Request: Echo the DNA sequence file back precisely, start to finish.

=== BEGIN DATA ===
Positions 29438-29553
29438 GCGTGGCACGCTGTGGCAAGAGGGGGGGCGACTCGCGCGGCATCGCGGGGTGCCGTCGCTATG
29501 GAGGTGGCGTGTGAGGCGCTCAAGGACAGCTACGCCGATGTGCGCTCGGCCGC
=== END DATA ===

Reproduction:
Positions 29438-29553
29438 GCGTGGCACGCTGTGGCAAGAGGGGGGGCGACTCGCGCGGCATCGCGGGGTGCCGTCGCTATG
29501 GAGGTGGCGTGTGAGGCGCTCAAGGACAGCTACGCCGATGTGCGCTCGGCCGC